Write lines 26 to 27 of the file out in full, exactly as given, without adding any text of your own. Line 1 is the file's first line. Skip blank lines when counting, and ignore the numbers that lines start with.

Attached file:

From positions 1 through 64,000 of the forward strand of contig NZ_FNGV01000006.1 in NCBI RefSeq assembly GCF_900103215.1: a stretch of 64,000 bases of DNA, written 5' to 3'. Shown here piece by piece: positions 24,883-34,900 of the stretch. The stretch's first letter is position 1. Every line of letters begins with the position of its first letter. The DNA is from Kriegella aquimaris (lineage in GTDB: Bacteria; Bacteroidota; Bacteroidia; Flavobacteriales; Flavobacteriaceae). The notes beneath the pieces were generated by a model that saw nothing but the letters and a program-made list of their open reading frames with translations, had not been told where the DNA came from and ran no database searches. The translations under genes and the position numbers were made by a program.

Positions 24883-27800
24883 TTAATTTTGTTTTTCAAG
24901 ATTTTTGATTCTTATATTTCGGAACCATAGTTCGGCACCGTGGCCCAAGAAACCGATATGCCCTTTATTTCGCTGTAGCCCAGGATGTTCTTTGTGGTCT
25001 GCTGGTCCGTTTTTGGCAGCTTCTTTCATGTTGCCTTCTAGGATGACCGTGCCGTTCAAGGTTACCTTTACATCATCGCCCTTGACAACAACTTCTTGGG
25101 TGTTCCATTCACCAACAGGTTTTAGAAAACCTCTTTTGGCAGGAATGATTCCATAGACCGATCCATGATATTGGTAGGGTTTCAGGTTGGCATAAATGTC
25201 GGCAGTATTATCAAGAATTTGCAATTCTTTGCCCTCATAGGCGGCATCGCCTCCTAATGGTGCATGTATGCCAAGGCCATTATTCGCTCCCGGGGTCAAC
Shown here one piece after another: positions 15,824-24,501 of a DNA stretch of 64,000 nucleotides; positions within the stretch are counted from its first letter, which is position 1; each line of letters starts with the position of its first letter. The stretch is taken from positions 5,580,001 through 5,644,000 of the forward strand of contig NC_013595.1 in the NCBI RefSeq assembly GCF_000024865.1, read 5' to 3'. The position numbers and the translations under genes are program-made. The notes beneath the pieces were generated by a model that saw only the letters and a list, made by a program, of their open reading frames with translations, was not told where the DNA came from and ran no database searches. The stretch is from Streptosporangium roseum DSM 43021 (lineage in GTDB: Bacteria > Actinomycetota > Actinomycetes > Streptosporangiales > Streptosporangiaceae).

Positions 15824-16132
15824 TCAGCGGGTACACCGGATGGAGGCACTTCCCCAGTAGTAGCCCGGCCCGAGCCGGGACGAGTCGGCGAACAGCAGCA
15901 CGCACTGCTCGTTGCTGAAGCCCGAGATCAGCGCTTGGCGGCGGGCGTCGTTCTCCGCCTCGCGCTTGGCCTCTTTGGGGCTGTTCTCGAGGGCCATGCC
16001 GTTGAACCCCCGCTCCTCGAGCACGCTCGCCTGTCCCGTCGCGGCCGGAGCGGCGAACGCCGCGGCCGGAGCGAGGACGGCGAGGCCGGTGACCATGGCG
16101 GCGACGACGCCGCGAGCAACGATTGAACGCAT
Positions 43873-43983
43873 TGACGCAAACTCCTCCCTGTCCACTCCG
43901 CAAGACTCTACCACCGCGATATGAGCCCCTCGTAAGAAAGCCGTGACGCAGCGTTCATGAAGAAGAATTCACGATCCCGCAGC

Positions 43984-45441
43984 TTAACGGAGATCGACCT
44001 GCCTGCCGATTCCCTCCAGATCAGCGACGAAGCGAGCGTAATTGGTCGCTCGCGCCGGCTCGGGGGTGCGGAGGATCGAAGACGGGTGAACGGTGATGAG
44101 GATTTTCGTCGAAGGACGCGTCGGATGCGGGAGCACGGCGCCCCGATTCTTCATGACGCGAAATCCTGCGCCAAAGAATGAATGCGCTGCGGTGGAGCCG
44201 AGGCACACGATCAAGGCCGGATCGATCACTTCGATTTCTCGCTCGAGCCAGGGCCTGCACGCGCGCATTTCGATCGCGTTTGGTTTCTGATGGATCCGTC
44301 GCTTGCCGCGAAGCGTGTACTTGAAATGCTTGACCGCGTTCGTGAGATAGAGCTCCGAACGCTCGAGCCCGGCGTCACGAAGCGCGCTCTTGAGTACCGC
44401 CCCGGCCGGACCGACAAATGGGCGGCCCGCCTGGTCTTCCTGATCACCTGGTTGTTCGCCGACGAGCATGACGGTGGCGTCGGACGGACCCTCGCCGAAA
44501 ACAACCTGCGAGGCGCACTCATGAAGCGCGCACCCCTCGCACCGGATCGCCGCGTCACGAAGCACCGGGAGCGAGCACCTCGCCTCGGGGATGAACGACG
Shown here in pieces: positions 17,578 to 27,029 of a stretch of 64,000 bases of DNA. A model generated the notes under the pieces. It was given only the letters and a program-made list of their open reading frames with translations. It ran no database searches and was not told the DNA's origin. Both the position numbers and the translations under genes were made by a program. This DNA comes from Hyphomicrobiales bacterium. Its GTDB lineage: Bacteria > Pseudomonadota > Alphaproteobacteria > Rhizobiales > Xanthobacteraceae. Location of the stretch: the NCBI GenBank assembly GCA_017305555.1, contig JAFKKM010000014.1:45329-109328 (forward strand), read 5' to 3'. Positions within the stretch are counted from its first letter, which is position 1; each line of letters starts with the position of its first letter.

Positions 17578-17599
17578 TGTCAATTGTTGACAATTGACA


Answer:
Positions 17578-17599
17578 TGTCAATTGTTGACAATTGACA